Chamber works complete the program. Two such works are for clarinet and string quartet, which feature Samek and the Bingham String Quartet. These include Horovitz’s first published work, Concertante for Clarinet and Strings, Op. 1, and his adaptation of Schubert’s Sonatina in D for violin and piano, D. 384, for clarinet and string quartet. The latter was a student effort to realize how Schubert might have approached a clarinet quintet. The ensemble’s performance is eloquently shaped and sensitively balanced. This is a successful transcription worthy of programming! ReedPlay, an ensemble comprised of Samek and colleagues equally adept at both single-reeds, provides a charming and light-hearted conclusion to this volume with Variations on a Theme of Paganini for saxophone quartet and Jazz Suite for clarinet quartet.
Clarinet Chamber Music by Paul Harris: A Musical Celebration, CC0062, also includes works for a variety of instrumentations, one of which is particularly rare: Divertimento for Piano and Wind Quartet, scored for flute, oboe, clarinet, bassoon and piano. Works for clarinet and piano, each appropriate for collegiate and professional recital programs, include his Sonatina; Visions; Adagio; King’s Parade; Swiftly; Suite in 5; Introduction, Theme and Variations and Fantastical Micro-Variations on a Theme by Mozart. The latter uses the first four measures of the Mozart Clarinet Concerto theme. It is two and a half minutes of humorous variations and could be a perfect closing selection or encore – clarinetists may find it difficult to contain their laughter at Harris’ treatment of this phrase!
Of particular note are those works ideal for young audiences: Train Music for Wind Quintet; The Unhappy Aardvark for Wind Quintet; On Safari for Two Clarinets; and Cat and Mouse for Narrator, Clarinet and Piano. Each is clearly programmatic, palatable and engaging for such listeners. Harris’s Trio for Flute, Oboe and Clarinet, Sonata da Camera for solo clarinet, and Six Clerihew Songs for Voice, Clarinet and Piano round out the disc with textural variety. Samek again collaborates with Bell on the piano, but clarinetist Kimberly Easter, East Winds, narrator Robert Hardy and soprano Karen Radcliffe also join her. Each performer, either individually or collectively, effectively captures Harris’ entertaining compositional style.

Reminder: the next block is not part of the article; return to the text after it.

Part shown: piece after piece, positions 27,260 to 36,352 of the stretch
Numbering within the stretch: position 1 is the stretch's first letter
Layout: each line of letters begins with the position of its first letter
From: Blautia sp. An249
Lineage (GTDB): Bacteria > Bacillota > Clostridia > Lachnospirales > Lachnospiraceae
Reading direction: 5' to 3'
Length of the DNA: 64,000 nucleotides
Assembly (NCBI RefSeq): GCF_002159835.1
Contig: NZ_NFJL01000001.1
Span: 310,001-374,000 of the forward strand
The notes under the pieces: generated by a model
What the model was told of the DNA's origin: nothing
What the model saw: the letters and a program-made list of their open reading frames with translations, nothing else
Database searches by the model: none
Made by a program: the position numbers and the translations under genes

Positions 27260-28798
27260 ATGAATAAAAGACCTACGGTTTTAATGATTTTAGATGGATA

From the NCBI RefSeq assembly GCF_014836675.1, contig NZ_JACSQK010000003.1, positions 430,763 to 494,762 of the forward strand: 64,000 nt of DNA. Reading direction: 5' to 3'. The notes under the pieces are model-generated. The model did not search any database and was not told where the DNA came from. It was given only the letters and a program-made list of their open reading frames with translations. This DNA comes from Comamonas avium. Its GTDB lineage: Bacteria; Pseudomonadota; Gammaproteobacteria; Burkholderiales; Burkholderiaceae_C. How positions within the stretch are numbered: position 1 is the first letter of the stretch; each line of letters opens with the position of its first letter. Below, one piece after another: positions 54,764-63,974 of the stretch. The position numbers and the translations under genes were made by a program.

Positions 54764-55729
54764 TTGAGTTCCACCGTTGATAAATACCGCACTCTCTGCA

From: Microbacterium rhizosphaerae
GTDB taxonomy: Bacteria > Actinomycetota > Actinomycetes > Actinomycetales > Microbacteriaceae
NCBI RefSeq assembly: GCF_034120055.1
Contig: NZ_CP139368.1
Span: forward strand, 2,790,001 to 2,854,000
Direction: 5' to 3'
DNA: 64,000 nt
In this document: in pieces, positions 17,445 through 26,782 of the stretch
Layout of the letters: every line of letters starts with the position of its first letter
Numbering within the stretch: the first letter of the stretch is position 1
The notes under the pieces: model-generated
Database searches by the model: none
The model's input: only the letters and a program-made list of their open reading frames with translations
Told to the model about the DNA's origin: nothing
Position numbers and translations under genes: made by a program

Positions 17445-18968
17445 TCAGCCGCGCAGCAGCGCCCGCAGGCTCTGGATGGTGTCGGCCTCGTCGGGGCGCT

Samek’s most recent composer-centric disc is Clarinet Chamber Music by Richard Rodney Bennett: A Birthday Tribute, CC0064. Samek again collaborates with pianist Michael Bell and the East Winds, as well as Inspirity String Quartet. This disc includes Sir Bennett’s Duo Concertante and Troubadour Music for clarinet and piano, Sonatina and Scena III, both for solo clarinet, Clarinet Quintet (with string quartet), and Travel Notes for wind quartet.
Although each composition is a wonderful part of our repertoire, I found two works on this volume particularly worthy of mention. The first is Sonata for bass clarinet and piano (1999), which is Richard Ralph’s 2011 transcription of the bassoon sonata, with the composer’s permission. The concluding work of this disc may be Bennett’s most convincing contribution to our repertoire: Ballad in Memory of Shirley Horn (2005). As its title suggests, this work is vocal in nature and reflective, although there are significant challenges of range and technique throughout. Samek and Bell’s collaboration for this performance is especially expressive and heartfelt. These three composer-centric recordings feature an array of remarkable performances and compositions worthy of your attention. I hope this entices you to listen and visit www.samekmusic.com!